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Who decides whether you get into a clinical trial?

One may choose to participate in a clinical trial for many reasons. Volunteering often has multiple benefits, from advancing medical research to gaining access to cutting-edge medical care. However, deciding to enroll in a clinical trial is only one part of the process.

Based on study-specific inclusion and exclusion criteria, medical research teams determine who can join a clinical trial. These criteria exist to accurately determine whether a potential new treatment is safe and effective in treating symptoms in a controlled population subset. Typical exclusion criteria include taking specific medications, having other health conditions, and experiencing certain disease symptoms.

How to get into clinical trials

Understand the different types of clinical trials

Because any medical treatment must first go through a clinical trial to prove it is safe and effective, there are different types of studies depending on the purpose of the research. The types of clinical trials include:

  • Prevention trials that look for better ways to prevent a disease from occurring or returning
  • Screening trials testing new ways of detecting health conditions
  • Diagnostic trials which study tests and procedures for diagnosing a condition
  • Treatment trials that look at new treatments, drugs, or approaches to therapies
  • Behavioral trials evaluating or comparing ways to promote behavioral changes 
  • Quality of life/supportive care trials measure ways to improve the comfort of people with a particular condition

Learn about the phases of a clinical trial

As more is learned about a new treatment, therapy, or other medical technology being studied, it will progress through the phases of a clinical trial. This begins in Phase 1, where the intervention is tested for human safety, often with fewer than 100 volunteers.  About 70% of drugs then move to Phase 2, where safety and efficacy are tested in several hundred patients over many months or even a few years. If this is successful, Phase 3 begins — this is where a potential treatment is tested in hundreds to thousands of people, and the research will typically last for several years. 

Search for clinical trials

After understanding the types and phases of clinical trials, the process of searching for a study can begin. Searching for a clinical trial can be done directly through ClinicalTrials.gov or simplified by using a tool such as Antidote Match.

When searching via Antidote Match, individuals can enter their location, age, and gender and answer a few questions tailored to the condition they are searching for. This patient-centric process makes finding studies that may be a good fit easier. From the results page, it’s possible to see essential information about the study, including where the study site is located, the inclusion and exclusion criteria, and how to take the necessary steps to proceed.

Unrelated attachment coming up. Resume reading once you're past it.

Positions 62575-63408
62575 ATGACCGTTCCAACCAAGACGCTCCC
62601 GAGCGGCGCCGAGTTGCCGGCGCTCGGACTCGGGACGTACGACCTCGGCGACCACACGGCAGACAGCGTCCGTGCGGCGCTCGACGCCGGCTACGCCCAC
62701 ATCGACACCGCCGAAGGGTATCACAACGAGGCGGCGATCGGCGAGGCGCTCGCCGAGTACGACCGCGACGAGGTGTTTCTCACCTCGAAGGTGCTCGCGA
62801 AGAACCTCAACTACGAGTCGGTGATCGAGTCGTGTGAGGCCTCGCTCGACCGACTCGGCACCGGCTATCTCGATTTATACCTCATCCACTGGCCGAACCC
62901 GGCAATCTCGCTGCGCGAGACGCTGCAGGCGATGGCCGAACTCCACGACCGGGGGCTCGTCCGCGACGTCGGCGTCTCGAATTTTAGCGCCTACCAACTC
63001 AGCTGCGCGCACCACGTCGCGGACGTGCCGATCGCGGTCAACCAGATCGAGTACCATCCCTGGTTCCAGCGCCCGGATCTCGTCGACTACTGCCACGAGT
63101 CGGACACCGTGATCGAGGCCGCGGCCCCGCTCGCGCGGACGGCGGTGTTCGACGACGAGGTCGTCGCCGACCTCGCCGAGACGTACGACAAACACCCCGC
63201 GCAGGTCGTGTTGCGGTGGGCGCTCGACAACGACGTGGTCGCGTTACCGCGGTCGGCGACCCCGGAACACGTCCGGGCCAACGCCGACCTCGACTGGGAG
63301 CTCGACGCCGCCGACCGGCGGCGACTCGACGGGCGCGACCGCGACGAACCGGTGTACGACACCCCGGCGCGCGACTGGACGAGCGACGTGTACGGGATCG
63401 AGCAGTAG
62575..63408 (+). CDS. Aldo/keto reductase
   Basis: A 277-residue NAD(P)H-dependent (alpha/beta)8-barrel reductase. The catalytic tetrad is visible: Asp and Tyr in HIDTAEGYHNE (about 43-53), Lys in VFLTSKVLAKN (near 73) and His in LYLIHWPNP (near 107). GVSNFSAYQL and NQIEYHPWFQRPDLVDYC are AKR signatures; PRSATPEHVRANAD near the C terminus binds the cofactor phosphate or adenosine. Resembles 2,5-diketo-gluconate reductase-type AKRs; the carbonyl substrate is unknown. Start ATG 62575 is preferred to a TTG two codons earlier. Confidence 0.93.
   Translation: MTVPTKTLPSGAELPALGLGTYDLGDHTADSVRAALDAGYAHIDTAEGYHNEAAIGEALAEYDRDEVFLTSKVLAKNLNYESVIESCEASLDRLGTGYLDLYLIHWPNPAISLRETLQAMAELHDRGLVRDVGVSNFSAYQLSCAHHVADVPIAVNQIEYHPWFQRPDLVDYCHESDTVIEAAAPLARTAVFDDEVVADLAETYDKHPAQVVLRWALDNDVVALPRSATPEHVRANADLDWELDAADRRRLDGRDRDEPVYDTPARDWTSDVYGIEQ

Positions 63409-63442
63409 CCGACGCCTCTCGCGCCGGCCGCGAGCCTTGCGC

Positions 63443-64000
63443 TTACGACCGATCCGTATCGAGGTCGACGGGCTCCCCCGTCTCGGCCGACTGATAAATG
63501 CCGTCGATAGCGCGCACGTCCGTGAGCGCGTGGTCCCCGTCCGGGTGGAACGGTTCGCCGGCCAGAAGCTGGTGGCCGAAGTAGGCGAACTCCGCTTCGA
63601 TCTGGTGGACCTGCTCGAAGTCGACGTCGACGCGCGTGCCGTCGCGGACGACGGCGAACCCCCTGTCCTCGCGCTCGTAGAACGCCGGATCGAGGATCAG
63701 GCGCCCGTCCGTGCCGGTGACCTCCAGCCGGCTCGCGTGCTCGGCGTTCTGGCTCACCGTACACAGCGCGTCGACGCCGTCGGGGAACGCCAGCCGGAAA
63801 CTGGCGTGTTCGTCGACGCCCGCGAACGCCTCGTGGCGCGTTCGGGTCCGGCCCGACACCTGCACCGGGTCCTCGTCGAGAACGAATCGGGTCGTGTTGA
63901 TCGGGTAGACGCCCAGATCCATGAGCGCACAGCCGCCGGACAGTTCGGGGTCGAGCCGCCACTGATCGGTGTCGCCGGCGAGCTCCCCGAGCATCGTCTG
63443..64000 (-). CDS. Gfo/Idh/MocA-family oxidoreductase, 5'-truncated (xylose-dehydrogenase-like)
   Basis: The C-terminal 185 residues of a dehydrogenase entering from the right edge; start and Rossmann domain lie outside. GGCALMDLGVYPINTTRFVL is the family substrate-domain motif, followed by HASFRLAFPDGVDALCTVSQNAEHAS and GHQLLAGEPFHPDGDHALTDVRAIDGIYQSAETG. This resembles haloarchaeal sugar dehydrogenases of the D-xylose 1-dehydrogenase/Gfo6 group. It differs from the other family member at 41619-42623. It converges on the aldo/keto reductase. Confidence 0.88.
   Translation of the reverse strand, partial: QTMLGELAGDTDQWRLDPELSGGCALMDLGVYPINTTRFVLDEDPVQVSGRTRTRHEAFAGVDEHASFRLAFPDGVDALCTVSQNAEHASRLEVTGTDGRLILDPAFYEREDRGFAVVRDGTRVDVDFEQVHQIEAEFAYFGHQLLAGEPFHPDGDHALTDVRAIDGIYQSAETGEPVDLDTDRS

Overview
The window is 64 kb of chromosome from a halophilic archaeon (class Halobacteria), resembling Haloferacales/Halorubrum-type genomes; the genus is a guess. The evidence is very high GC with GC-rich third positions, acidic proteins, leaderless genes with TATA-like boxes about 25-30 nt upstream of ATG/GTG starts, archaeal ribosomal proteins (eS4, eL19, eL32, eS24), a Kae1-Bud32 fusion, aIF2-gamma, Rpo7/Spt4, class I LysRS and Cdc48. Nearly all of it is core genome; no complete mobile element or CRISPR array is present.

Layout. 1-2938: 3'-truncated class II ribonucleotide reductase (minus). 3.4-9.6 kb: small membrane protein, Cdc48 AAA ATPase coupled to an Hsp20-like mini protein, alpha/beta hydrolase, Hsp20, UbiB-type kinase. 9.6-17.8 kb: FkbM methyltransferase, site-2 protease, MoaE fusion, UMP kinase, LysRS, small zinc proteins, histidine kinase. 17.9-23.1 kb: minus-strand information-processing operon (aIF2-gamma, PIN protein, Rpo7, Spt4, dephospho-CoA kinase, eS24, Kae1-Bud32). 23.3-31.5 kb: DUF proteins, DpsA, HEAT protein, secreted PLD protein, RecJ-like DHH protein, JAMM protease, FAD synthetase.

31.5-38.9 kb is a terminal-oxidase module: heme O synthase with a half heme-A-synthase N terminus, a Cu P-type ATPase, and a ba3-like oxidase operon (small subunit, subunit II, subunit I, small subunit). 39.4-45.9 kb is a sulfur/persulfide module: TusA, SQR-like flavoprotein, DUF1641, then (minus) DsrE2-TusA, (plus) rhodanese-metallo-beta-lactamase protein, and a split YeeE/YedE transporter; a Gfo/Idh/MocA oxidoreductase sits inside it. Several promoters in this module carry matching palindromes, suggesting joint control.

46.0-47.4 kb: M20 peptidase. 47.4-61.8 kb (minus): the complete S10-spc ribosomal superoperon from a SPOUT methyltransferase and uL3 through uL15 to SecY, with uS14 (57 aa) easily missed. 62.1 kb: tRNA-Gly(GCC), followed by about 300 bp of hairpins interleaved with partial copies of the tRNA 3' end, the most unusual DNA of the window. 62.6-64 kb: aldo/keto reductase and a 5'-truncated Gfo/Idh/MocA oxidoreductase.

Complete any prescreener requirements

Getting screened for a clinical trial is unique to each study and depends on the inclusion and exclusion criteria. Sometimes, the first step is to contact the site directly. However, to make the process easier for patients, research teams may use an online questionnaire as a first screening step, followed by asking patients additional questions over the phone. This can help determine whether a patient may or may not qualify for a trial while reducing the time commitment from both the patient and the site.

How to participate in clinical trials

Sign an informed consent form

After choosing a clinical trial and proceeding through any prescreener requirements, individuals can then officially enroll in a clinical trial. The first step for this is reviewing and signing an informed consent form. This form is designed to educate volunteers about the details of the study, the potential risks and benefits, and all the requirements for participating. Before signing, potential participants are encouraged to ask questions and get clarification on any details that remain unclear.

Complete the required study visits

Every study will have different requirements for participants to complete during the duration of the trial. Some studies may require regular, in-person visits for testing and monitoring, while others may allow participants to complete check-ins with site staff from home or at satellite locations at a local doctor’s office.

Keep track of any take-home assignments

Whether the trial is conducted as a fully virtual experience or requires in-person site visits, it will likely still have some component of at-home record keeping. Often, patients will be asked to keep a record of their lifestyle habits, any symptoms they experience, and any interactions with the study drug. Additionally, many trials are now including the data collected from wearable fitness trackers, such as resting heart rate and sleep duration.

Are you ready to learn more about the clinical trials you may be eligible for? Click the button below to answer a few questions and see what studies are available in your area.